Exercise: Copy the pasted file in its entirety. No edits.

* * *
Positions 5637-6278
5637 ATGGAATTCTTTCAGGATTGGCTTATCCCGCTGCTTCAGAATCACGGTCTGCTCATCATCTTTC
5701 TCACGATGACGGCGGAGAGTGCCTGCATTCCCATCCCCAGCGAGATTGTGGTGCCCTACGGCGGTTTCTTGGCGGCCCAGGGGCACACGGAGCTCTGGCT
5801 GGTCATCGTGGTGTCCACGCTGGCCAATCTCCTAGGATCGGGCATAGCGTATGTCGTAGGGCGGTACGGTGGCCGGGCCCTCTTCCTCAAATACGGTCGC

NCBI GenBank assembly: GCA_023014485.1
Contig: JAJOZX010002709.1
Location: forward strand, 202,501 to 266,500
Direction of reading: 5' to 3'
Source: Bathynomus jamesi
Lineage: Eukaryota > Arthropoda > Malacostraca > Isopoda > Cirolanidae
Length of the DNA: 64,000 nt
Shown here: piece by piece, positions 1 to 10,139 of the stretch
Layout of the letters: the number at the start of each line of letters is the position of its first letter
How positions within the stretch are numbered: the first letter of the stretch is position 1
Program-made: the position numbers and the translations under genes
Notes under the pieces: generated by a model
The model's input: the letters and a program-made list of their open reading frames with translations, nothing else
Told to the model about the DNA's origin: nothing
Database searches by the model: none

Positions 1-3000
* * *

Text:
Positions 5637-6278
5637 ATGGAATTCTTTCAGGATTGGCTTATCCCGCTGCTTCAGAATCACGGTCTGCTCATCATCTTTC
5701 TCACGATGACGGCGGAGAGTGCCTGCATTCCCATCCCCAGCGAGATTGTGGTGCCCTACGGCGGTTTCTTGGCGGCCCAGGGGCACACGGAGCTCTGGCT
5801 GGTCATCGTGGTGTCCACGCTGGCCAATCTCCTAGGATCGGGCATAGCGTATGTCGTAGGGCGGTACGGTGGCCGGGCCCTCTTCCTCAAATACGGTCGC

NCBI GenBank assembly: GCA_023014485.1
Contig: JAJOZX010002709.1
Location: forward strand, 202,501 to 266,500
Direction of reading: 5' to 3'
Source: Bathynomus jamesi
Lineage: Eukaryota > Arthropoda > Malacostraca > Isopoda > Cirolanidae
Length of the DNA: 64,000 nt
Shown here: piece by piece, positions 1 to 10,139 of the stretch
Layout of the letters: the number at the start of each line of letters is the position of its first letter
How positions within the stretch are numbered: the first letter of the stretch is position 1
Program-made: the position numbers and the translations under genes
Notes under the pieces: generated by a model
The model's input: the letters and a program-made list of their open reading frames with translations, nothing else
Told to the model about the DNA's origin: nothing
Database searches by the model: none

Positions 1-3000